“Parsha to the Point” – Tzav 5778

Tzav 5778 (Leviticus 6:1 – 8:36)

Rabbi David Stav

This Shabbat, we will read Parashat Tzav. It is also the Shabbat the precedes the Passover holiday, and is widely known as “Shabbat Hagadol” – or the “Great Sabbath”. Some attribute this to the great miracle that occurred on that day, when the Jews tied sheep to their bed posts without fearing the Egyptians, while others mention the Haftarah that speaks of a great and awesome “day of God” sometime in the future.

On this Shabbat, rabbis traditionally dedicate their sermons to a discussion of the holiday, and some see this as the reason for the moniker – namely, that the gedolim, the great sages, address the public.

Our weekly reading, Tzav, continues the Torah’s discussion of the laws of the sacrifices, but this time, it does so from the vantage point of the priests serving in the Temple. This is in contrast to last week’s reading, which described the world of sacrifices as seen by the individual bringing the offering. Here, as in the previous reading, the Torah distinguishes between the various types of sacrifices.

This time, let’s delve deeper into the verse on how the Minha wheat-offering was baked. The text describes how Aaron and the priests eat the leftovers of the Minha offering, after a small bit of it had been removed and burnt on the altar: “And Aaron and his sons shall eat whatever is left over from it. It shall be eaten as unleavened bread in a holy place; they shall eat it in the courtyard of the Tent of Meeting” .

Twice, the Torah emphasizes that the Minha offering and its leftovers are to be baked as matzah, and it should by no means be allowed to leaven. The obvious question is why? We always knew to associate matzoh and hametz with the exodus from Egypt, and we will even read all about it again soon in the Haggadah: “Why do we eat the matzah? Because our forefathers’ dough did not have enough time to leaven.” But what does the method of baking the Minha offering have to do with the exodus from Egypt?

It would thus seem that we need to take another close look at the story of hametz and matzah on Passover. After all, our war on hametz on Passover is unparalleled in all of Jewish tradition. It begins with a prohibition of eating hametz, and continues on to prohibiting the possession of any hametz in our homes. We are compelled to rummage through our houses in search of the tiniest crumb of hametz, and perform a thorough cleaning in the process.

If even a morsel of hametz had found its way into our other food – the horror! – the entire mixture may not be consumed, notwithstanding the principle of bitul in Jewish law, which under other circumstances renders food permissible if the forbidden ingredient accounts for no more than one sixtieth of the whole.

The situation becomes even more curious when we recall that the day after Passover, we all swoon over any hametz we can get our hands on, as if we hadn’t eaten for several days, when all of our erstwhile disgust towards the stuff vanishes in the blink of an eye and hametz once again feels quite welcome in our kitchens. Even if we go back to the days, or even the entire year, leading up to the holiday, we see that hametz is something we often use to observe many Jewish commandments. It satisfies our hunger, and we need it to make the blessing of hamotzi on bread.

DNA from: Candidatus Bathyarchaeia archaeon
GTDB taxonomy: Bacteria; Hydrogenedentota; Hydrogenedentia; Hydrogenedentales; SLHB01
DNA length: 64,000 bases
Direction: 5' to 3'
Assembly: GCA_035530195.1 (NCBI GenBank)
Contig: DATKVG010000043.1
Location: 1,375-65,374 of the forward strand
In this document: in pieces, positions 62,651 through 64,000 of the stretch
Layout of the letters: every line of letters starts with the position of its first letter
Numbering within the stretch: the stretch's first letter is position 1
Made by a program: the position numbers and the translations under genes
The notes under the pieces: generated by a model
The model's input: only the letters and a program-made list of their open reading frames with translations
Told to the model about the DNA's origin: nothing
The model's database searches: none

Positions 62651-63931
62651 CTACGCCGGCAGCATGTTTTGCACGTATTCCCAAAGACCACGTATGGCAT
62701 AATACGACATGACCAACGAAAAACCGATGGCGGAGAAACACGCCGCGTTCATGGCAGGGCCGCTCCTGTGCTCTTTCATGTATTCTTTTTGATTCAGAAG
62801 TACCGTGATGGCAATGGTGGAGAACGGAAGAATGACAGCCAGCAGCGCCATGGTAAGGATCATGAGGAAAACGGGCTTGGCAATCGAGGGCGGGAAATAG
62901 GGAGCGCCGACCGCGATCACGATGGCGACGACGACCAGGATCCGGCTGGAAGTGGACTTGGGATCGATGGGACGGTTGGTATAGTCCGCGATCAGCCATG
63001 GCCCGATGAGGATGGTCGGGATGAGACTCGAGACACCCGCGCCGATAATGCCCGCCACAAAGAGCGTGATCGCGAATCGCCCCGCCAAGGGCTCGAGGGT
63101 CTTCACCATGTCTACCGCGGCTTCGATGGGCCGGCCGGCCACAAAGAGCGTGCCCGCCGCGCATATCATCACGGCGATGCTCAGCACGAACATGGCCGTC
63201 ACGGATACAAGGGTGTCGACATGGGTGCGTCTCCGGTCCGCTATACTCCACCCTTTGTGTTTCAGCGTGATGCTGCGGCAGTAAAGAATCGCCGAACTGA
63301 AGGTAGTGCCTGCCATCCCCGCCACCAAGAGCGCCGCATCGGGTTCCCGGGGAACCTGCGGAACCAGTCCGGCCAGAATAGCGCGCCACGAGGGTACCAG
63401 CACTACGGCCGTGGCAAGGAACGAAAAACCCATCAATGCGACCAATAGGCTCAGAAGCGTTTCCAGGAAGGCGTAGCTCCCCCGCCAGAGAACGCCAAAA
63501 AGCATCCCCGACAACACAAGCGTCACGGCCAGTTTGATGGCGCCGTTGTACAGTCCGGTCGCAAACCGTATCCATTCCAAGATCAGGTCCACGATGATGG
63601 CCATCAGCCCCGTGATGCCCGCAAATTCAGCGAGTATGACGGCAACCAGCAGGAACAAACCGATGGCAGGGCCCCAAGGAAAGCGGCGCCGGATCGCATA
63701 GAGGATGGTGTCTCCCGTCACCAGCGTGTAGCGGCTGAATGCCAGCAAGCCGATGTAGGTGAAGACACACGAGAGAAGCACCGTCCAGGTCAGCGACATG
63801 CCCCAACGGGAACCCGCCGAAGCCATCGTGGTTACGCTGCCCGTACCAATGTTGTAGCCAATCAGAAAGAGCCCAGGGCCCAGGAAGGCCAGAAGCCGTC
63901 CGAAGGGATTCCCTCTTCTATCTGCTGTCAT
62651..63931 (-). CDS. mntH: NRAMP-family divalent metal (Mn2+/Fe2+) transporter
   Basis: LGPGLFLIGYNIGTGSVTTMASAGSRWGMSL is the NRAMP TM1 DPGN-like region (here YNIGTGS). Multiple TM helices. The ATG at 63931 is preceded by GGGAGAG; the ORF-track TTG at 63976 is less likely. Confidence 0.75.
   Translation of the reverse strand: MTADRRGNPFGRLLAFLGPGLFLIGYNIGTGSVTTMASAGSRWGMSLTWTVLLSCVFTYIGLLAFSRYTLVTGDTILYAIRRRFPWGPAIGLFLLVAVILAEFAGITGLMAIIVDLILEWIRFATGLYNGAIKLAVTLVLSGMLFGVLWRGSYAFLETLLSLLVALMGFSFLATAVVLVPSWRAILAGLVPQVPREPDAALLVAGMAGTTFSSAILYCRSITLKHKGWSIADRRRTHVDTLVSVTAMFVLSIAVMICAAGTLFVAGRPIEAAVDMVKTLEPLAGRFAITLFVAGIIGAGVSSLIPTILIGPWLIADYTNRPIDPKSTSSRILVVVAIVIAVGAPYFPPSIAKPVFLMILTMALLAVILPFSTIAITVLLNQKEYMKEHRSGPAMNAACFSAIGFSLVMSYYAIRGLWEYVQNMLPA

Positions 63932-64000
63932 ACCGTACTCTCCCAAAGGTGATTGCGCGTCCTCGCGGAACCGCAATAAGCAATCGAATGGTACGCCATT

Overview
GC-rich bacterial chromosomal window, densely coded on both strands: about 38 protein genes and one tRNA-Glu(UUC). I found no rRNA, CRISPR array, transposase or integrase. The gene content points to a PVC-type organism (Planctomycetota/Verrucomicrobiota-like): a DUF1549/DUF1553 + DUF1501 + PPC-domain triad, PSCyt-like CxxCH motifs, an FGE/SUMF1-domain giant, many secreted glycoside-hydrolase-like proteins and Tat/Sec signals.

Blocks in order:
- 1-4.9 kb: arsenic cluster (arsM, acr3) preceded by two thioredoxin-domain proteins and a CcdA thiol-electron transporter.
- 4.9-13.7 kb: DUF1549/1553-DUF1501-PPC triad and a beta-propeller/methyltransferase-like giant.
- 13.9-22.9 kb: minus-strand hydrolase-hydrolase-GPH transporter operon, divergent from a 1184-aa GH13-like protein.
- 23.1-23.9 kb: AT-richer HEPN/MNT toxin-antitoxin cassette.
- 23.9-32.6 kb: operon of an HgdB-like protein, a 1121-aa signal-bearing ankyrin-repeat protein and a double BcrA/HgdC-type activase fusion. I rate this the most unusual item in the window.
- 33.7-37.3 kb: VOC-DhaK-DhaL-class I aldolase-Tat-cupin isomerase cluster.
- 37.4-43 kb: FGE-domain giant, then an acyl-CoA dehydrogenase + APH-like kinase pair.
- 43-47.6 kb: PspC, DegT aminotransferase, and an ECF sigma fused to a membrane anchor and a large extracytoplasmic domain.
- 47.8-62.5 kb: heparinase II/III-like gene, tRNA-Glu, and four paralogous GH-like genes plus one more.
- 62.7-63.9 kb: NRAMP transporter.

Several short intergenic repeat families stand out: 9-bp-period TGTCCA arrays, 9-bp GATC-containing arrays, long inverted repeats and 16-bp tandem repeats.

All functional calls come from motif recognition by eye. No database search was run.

We even explicitly mention bread in our grace after meals, and in the framework of performing many other commandments. So how does this trusty friend become our sworn enemy overnight? How does it always make a comeback after just seven (or eight) days, when it regains its former status with great fanfare?

One great sage, who lived in Egypt about five hundred years ago, wrote that our extreme stringency toward hametz is rooted in the pride it symbolizes. We learn that pride is one of a person’s most important means of achieving progress in life. People who lack aspirations and dreams because they doubt they can succeed in any job or role will not reach too far. In contrast, those who fully believe in their talents will probably progress much faster, and their path will be much more stable.

It is vital for a person to want to advance in life to complete the numerous tasks lying ahead, yet one major question remains. What does a person driven by a will to succeed want to accomplish? Material benefits? Or is it that making a lot of money is a means to making the world a better place?

Suppose a start-up company develops a life-saving device and ends up making a fortune in the process. What makes the owners feel more fulfilled – the fact that they had saved thousands of lives, or their newly-inflated bank accounts? This is the test of hametz and matzah.

We have nothing against hametz, which symbolizes our will to succeed and advance, but we want to steer these aspirations and chart their path. By refraining from eating hametz an entire week, we demonstrate our desire to point our compasses in the right direction. Matzah was eaten in the Holy Temple, just as it is eaten today at the seder table, and it symbolizes how we submit our personality to values that lie on a higher plane than our egos. When we eat matzah at the Seder, we will all be like the priests standing in the Temple and eating nothing but unleavened bread.

When we chant the familiar Passover song, Mah Nishtanah, we become truly free. We focus all our strength in the direction we believe in, and we don’t let our whims get in the way. On seder night, we make our holiday tables a place where the entire nation stands – parents and children, young and old – and exclaim in unison: we know where we came from, and where we are going. We eat the matzah before we embrace the hametz.

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